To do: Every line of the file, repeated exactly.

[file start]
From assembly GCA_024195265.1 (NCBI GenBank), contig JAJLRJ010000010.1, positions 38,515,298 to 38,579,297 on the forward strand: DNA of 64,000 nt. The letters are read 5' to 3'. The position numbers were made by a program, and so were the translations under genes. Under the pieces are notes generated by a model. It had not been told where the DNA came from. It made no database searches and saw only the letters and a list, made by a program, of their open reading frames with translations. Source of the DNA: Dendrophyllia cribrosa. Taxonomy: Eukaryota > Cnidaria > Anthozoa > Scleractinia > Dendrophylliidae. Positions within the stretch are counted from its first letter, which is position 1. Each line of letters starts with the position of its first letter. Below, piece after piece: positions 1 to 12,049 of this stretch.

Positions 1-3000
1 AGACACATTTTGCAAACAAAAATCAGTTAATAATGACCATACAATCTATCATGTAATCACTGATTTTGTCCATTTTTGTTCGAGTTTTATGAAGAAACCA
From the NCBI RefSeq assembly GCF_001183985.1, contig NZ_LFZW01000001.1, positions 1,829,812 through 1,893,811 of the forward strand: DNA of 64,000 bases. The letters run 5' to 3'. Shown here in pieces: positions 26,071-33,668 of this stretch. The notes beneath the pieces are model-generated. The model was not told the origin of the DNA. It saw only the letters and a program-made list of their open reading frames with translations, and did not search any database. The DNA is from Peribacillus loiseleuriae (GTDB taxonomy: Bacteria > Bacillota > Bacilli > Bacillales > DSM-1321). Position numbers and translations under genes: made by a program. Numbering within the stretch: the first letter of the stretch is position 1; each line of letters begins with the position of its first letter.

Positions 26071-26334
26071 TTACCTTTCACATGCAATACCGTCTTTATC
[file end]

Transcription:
From assembly GCA_024195265.1 (NCBI GenBank), contig JAJLRJ010000010.1, positions 38,515,298 to 38,579,297 on the forward strand: DNA of 64,000 nt. The letters are read 5' to 3'. The position numbers were made by a program, and so were the translations under genes. Under the pieces are notes generated by a model. It had not been told where the DNA came from. It made no database searches and saw only the letters and a list, made by a program, of their open reading frames with translations. Source of the DNA: Dendrophyllia cribrosa. Taxonomy: Eukaryota > Cnidaria > Anthozoa > Scleractinia > Dendrophylliidae. Positions within the stretch are counted from its first letter, which is position 1. Each line of letters starts with the position of its first letter. Below, piece after piece: positions 1 to 12,049 of this stretch.

Positions 1-3000
1 AGACACATTTTGCAAACAAAAATCAGTTAATAATGACCATACAATCTATCATGTAATCACTGATTTTGTCCATTTTTGTTCGAGTTTTATGAAGAAACCA
From the NCBI RefSeq assembly GCF_001183985.1, contig NZ_LFZW01000001.1, positions 1,829,812 through 1,893,811 of the forward strand: DNA of 64,000 bases. The letters run 5' to 3'. Shown here in pieces: positions 26,071-33,668 of this stretch. The notes beneath the pieces are model-generated. The model was not told the origin of the DNA. It saw only the letters and a program-made list of their open reading frames with translations, and did not search any database. The DNA is from Peribacillus loiseleuriae (GTDB taxonomy: Bacteria > Bacillota > Bacilli > Bacillales > DSM-1321). Position numbers and translations under genes: made by a program. Numbering within the stretch: the first letter of the stretch is position 1; each line of letters begins with the position of its first letter.

Positions 26071-26334
26071 TTACCTTTCACATGCAATACCGTCTTTATC